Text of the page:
City Palate
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The Harvest Issue - September October 2017

It’s a Beautiful Time to Love Calgary’s Craft Beer

by Tom Firth

Whenever I travel and have an opportunity to hit a good watering hole for some suds, the last thing I’m likely to do is order a big, multinational brew. Instead, I want to try something good, something different, and something local. While fine beer has been made in Calgary for a while, it’s only quite recently that the small brewery scene has really taken off.
For a long time, we really didn’t have a local brewing culture filled with innovators and dreamers. In places like British Columbia, you could barely throw a stick without hitting a microbrewery. Yet here, it wasn’t until 2013 that the Alberta Gaming and Liquor Commission (AGLC) dropped its stifling requirement that a brewery had to have a minimum production level or it would be deemed “too small” to operate.

When the Alberta government finally scrapped the production minimums for breweries and distilleries, it was only a matter of time before the true craft brewers started oozing out of the woodwork. Under the old rules, in order to have a chance at starting a brewery, you’d need to round up hundreds of thousands – if not millions – of dollars. Once the minimums were dropped, it became possible to make great beer or spirits for much, much less.

These days, Calgary has approximately 13 breweries, with several more either about to open, or in the planning stages. As is the case for any industry going through a boom, there were a number of pioneers that helped pave the way.

It’s impossible to talk about brewing in Calgary without discussing Big Rock. No longer a tiny little brewery, Big Rock’s Grasshopper and Traditional really opened the door for Albertans and tourists to try something unique to Alberta. Started in 1985, Big Rock now brews in British Columbia and Ontario, as well as here. With nearly a dozen year-round offerings and a strong seasonal line-up, Big Rock is an Alberta-made brewing success story.

According to Jim Button of Village Brewery, the seeds of the “locavore” movement really began in 2007, when the concept of buying, eating, and drinking locally made products started taking hold in the province. He says that “breweries are one of the more visible elements for supporting local.” Village Brewery was in the planning stages before Alberta dropped the minimum production requirements, so it committed to the 5000-hectoliter capacity of its facility. At the time, it was the first new brewery in Alberta in 15 years.

Wild Rose Brewery’s Brian Smith, director of brewery operations, notes that “A truly great craft beer scene only exists when there are lots of good local breweries.”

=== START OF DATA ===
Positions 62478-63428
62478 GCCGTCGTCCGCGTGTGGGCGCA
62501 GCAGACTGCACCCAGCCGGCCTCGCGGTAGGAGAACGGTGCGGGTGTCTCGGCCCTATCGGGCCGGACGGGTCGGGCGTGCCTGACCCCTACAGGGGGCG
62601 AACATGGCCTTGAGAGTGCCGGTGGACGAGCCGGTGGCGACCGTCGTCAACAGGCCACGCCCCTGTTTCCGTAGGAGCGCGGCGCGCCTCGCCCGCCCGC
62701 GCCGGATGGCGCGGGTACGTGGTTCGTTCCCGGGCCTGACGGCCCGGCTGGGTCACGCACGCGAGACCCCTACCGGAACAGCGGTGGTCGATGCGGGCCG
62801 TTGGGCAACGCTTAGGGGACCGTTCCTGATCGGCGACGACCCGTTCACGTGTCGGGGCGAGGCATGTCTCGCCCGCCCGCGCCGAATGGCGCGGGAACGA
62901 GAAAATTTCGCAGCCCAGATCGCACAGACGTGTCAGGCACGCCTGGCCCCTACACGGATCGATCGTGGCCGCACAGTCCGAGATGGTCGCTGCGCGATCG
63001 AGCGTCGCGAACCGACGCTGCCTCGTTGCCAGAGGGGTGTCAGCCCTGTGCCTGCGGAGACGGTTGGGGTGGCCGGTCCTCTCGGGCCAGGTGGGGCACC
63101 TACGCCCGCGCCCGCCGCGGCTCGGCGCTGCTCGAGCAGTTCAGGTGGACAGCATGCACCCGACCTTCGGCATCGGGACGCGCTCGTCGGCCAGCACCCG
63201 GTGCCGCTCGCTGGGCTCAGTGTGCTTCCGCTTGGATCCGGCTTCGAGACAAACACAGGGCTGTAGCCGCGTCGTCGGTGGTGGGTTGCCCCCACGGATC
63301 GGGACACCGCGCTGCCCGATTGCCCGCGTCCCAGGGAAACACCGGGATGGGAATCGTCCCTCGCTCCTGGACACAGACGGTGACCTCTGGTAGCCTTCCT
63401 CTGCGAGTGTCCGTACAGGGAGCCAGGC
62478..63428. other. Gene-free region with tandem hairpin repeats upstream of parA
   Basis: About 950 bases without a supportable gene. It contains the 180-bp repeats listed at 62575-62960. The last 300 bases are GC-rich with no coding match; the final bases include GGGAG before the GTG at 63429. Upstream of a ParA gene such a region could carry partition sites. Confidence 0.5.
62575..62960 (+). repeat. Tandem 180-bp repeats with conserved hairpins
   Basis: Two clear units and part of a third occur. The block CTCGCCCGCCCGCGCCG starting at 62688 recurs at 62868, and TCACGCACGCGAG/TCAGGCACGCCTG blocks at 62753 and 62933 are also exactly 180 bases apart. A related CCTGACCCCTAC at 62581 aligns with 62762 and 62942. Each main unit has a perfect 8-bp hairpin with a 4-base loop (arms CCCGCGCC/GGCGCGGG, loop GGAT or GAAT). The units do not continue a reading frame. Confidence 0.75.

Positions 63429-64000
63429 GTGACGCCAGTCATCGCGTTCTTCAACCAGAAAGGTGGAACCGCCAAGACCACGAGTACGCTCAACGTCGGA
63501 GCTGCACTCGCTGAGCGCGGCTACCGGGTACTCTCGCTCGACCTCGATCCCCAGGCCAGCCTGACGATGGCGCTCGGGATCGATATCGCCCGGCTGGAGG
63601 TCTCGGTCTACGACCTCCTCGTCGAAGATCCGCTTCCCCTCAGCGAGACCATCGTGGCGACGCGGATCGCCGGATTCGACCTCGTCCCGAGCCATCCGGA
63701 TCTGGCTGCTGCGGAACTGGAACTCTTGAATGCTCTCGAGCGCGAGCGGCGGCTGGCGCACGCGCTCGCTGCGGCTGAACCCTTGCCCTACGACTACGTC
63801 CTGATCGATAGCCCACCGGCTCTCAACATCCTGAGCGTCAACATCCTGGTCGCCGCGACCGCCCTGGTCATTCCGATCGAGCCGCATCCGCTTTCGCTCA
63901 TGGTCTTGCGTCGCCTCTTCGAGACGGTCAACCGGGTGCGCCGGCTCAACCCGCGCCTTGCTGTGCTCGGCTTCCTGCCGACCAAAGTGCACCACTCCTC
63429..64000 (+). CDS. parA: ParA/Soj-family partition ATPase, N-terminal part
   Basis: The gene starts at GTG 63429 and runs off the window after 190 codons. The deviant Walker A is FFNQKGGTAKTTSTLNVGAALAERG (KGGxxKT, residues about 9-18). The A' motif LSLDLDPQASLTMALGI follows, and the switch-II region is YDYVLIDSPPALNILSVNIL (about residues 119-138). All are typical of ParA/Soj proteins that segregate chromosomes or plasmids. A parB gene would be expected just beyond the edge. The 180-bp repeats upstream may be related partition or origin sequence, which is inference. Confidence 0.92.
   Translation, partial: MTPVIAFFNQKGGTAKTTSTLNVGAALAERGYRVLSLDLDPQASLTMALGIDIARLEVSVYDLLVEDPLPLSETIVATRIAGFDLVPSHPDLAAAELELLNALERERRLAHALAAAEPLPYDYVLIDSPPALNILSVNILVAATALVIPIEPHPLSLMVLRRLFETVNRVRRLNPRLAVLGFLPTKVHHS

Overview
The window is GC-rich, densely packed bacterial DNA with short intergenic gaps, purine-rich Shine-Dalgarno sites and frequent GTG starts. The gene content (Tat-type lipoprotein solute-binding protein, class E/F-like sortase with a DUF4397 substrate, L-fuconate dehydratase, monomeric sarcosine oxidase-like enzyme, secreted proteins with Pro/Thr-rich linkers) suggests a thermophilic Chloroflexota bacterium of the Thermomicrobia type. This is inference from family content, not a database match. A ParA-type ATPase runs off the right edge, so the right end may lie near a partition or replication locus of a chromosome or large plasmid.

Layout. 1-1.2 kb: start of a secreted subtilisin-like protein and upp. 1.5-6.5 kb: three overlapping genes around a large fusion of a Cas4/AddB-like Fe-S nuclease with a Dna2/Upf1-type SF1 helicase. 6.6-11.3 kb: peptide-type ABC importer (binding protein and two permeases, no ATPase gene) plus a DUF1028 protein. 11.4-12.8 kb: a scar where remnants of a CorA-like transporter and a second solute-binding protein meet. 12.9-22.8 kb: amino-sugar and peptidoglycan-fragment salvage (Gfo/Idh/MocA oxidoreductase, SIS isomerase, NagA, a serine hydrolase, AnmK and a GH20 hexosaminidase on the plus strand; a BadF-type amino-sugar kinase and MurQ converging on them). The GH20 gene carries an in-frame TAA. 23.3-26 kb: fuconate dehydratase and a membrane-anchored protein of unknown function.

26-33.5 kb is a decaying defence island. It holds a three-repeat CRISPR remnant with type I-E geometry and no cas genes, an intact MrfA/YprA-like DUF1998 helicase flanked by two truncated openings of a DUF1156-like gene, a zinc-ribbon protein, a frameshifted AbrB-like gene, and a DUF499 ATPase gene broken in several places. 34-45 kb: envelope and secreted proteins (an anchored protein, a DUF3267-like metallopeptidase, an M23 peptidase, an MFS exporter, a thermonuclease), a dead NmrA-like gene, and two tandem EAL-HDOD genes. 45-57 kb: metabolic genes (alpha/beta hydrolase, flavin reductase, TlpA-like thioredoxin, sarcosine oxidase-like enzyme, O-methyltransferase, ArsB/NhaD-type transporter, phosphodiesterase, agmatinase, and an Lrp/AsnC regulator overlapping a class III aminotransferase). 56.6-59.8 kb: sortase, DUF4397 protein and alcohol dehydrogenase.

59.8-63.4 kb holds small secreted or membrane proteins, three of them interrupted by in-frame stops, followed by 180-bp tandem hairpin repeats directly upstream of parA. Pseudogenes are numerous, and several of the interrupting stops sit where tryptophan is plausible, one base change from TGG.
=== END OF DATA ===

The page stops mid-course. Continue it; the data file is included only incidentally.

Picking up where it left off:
But he sees that the small brewery/tap room option is a good way for plenty of newer and smaller breweries to get a start. Meanwhile, Benjamin Leon, one of the co-founders of the Dandy Brewing Company, got into the business the same way that plenty of others do – through home brewing. By the time the laws changed in 2013, Leon says, “we had talked about all the cool things we would do in ‘our brewery,’ so it seemed like we had no choice but to open our own.”

Leon is quick to acknowledge that “when the AGLC began to allow tasting rooms, it was a major win for us small guys. All of a sudden, we can do tiny batches, and have people come right in and learn from us what it is, and why, and all that stuff. We didn’t need giant marketing budgets, because we sold the beer, served the beer, gave tours… HUGE!”
The Red Bison Brewery is a new brewery slated to open in 2017. Steve Carlton, one of its founders, says, “the longer we spent around beer and the people who make it and drink it, I knew I had to be in (this) space. The craft beer culture and community are amazing and we can’t wait to be a much bigger part of it.”

Carlton credits more than just the AGLC production changes for the boom in local breweries. “In general, I think food is the main factor that made craft beer more popular. When gastropubs brought quality, flavourful foods to the masses and started the buy-local, source-local movement and educated people on where their food comes from and what’s in it, it pushed people to ask those questions about their beer.”

Carlton describes the local brewing community as extremely supportive. “They’re all eager to help out the new guys on the block. Every time I talk with someone from a brewery, they always offer help or say to call whenever I need something. The people make the scene so great.”

Alberta, in addition to already having access to some of the greatest beers from all over the world, finally has a strong, local craft scene to call its own – and it’s just getting better.

Read entire article in the digital issue of City Palate.